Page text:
Above: Solar project in Malika, Daka Wikimedia Commons
Today, people conscious about the environment are looking for ways to reduce their environmental impact or decrease their “carbon footprint.” Your carbon footprint is a measure of how much carbon dioxide and other greenhouse gases (GHGs) you are responsible for as a result of your activities, such as eating, travelling, using electricity, etc. Through personal actions such as walking instead of driving, people can reduce their carbon footprints. However, it is impossible to get rid of a carbon footprint entirely. For the part of our carbon footprint we can’t get rid of, people have created what are known as “carbon offsets."
Did You Know?
If you were to build a cube to represent one metric ton of CO2, it would measure approximately 8 metres on each side.
Carbon offsets are a type of credit. They are sold by companies and other organizations which use the money to support projects that reduce, avoid or remove GHGs. The credits are then purchased by other companies as well as individuals as a way to compensate for or “offset” their own GHG emissions. The purpose of the credits is to help people and organizations balance their emissions and become what is known as ‘carbon neutral.’ For example, people who wanted to offset their CO2 emissions from driving their cars could purchase an equivalent amount of CO2 in carbon offsets from a project such as a tree farm.
Did You Know?
Carbon offsets are sold in metric tonnes of carbon dioxide equivalent (CO2e) (for more about carbon dioxide equivalents, see the Vehicle Emissions Primer).
Types of Carbon Offset Projects
Many different types of projects are funded by carbon offset companies. Renewable energy projects, such as wind, solar, and geothermal, often offer carbon offsets, as these methods of generating heat or electricity are considered to produce significantly less GHG than their fossil fuel-based counterparts. The goal of projects such as energy projects is to reduce overall GHG emissions by providing an alternative, less GHG-intensive way of doing something. Some projects help to avoid having GHGs go into the atmosphere in the first place. Landfill gas recovery projects and biogas plants capture gases such as methane that are naturally released into the atmosphere from the breakdown of waste. These gases can then be combusted to generate electricity. Other projects help to remove GHG from the atmosphere, such as projects which involve planting trees and other plants in order to restore or preserve forests, grasslands, etc. Plants are considered to be ‘carbon sinks’ as they take CO2 out of the atmosphere and use it for photosynthesis (how plants make their own food). Tree-planting projects are sold on the basis of the reductions the trees are expected to generate over the course of their lives.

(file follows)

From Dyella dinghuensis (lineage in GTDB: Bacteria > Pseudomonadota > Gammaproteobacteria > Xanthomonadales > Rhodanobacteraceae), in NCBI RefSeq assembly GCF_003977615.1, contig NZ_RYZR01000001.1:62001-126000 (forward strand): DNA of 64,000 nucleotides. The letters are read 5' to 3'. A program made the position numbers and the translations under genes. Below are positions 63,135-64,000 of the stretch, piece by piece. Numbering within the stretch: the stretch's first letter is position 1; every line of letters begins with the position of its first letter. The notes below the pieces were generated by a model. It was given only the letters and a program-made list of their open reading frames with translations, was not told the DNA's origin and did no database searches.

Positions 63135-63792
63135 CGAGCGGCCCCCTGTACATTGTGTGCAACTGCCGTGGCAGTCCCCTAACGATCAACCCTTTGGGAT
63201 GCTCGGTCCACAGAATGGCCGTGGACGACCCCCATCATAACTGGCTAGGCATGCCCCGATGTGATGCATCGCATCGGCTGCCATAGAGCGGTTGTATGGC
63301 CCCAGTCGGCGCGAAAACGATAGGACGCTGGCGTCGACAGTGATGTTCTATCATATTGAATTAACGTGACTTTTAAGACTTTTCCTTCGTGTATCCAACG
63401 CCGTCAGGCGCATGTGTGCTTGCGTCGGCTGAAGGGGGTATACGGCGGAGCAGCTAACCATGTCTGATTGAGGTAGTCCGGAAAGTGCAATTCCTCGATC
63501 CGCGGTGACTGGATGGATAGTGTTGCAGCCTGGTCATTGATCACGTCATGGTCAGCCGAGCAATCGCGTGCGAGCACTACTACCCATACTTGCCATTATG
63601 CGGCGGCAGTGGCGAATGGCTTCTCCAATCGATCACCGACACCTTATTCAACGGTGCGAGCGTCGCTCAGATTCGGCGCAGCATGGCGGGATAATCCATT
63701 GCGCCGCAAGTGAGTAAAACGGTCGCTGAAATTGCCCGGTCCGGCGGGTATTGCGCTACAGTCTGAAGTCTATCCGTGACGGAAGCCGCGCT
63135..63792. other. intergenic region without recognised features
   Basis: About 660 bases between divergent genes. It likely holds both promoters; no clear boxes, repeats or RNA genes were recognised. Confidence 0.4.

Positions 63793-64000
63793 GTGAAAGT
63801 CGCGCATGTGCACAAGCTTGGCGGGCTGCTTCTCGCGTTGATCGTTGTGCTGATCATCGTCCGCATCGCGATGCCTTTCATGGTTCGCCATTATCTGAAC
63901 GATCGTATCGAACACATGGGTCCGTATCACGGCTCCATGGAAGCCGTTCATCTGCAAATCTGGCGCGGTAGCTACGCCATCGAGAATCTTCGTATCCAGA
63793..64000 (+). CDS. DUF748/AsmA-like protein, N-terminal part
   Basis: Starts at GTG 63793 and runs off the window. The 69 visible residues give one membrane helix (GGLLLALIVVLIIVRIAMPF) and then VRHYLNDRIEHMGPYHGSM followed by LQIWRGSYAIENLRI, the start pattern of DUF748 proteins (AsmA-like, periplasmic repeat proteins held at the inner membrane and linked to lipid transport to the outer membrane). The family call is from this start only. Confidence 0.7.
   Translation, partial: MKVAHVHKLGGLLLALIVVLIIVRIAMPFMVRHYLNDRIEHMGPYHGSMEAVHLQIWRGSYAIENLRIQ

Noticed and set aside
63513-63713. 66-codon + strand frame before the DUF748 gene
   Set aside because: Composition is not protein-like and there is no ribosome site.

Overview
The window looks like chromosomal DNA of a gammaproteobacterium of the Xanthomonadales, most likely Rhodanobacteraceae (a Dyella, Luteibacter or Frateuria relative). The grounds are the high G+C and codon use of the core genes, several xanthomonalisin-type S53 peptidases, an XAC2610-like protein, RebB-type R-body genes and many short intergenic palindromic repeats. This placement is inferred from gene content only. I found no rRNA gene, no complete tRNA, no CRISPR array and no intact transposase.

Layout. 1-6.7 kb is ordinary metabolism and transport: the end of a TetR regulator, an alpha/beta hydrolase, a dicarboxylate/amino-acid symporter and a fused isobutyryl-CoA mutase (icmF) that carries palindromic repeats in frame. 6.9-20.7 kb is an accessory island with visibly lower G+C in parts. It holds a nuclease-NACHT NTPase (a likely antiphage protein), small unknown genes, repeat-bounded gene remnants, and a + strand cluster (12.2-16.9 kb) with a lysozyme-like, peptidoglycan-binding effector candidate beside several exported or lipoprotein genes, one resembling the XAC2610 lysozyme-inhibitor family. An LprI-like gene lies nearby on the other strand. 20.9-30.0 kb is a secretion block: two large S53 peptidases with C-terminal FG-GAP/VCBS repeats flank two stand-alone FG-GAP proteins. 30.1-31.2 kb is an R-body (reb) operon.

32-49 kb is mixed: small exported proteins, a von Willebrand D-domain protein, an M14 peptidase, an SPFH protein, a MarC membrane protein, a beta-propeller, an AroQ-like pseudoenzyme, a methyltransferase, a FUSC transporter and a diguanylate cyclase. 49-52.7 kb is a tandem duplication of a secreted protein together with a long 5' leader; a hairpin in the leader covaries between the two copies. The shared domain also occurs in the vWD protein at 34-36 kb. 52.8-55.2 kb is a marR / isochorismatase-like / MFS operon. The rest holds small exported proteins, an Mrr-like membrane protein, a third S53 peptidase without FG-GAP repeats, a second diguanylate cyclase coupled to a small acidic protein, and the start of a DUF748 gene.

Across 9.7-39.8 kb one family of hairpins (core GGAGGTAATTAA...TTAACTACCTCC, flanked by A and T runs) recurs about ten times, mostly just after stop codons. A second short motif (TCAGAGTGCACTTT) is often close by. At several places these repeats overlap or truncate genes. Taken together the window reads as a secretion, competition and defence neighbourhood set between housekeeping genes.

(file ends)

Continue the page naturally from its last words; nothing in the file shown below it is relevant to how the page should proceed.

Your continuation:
Pros and Cons of Carbon Offsetting
Just like with everything else in life, there are pros and cons to carbon offsets. Carbon offsets help fund projects that offer cleaner ways to do things such as generate electricity, run businesses, deal with waste, etc. which can improve the planet’s ability to deal with CO2. However, some types of new technologies may not be successful. Carbon offsets can help smaller projects get funding that they might not get otherwise, which enables them to provide jobs and improve the local environment, especially in Third World countries. However, not all of the money used to purchase a carbon offset goes to the projects - carbon offset companies are businesses that exist to make money. Although some projects can remove CO2 from the atmosphere (such as a tree planting project), they may not make a difference for years to come and may not be conducted in an environmentally responsible way (e.g., introducing invasive species, reducing biodiversity, displacing indigenous people in poor countries, etc.). Finally, although the sale of carbon offsets can raise awareness to the issue of GHG emissions, carbon offsets can also allow people who don’t want to change their lifestyles a way to “spend their way out” of taking real responsibility for their emissions.
Did You Know?
Canadian icons Barenaked Ladies offset the carbon emissions from their concert tours through a program with REVERB, a non-profit organization dedicated to bringing sustainability to concert tours. Find out more here.
If you are thinking about purchasing carbon offsets, you need to do your homework before laying out your cash. Look for companies that meet certain standards, such as the Verified Carbon Standard (VCS) or the Gold Standard, which are standards set for validating, measuring, and monitoring carbon offset projects. You should find out about what projects the company is supporting and how much of your money will go directly into the projects they fund. Finally, you should look for projects that would not occur without the funding (not just doing business as usual).
Carbon offsets should be a line of last resort, not a first (or only) resort. If you really care about reducing GHGs, then you should change your behaviour.
Purchasing Carbon Offsets: A Guide for Canadian Consumers, Businesses and Organizations (The David Suzuki Foundation and the Pembina Institute) What is a carbon offset? (David Suzuki Foundation) How Carbon Offsets Work (Sarah Dowdey, How Stuff Works) A complete guide to carbon offsetting (Duncan Clark, the Guardian) Carbon offsets 101 (Anja Kollmuss, Worldwatch.org) Carbon offsetting (Chris Woodford, Explain That Stuff!) 10 things you should know about tree ‘offsets’ (New Internationalist Magazine) Carbon offsets program slammed by B.C. Auditor General (CBC News) How Coldplay's green hopes died in the arid soil of India (Amrit Dhillon in Gudibanda and Toby Harnden, The Telegraph)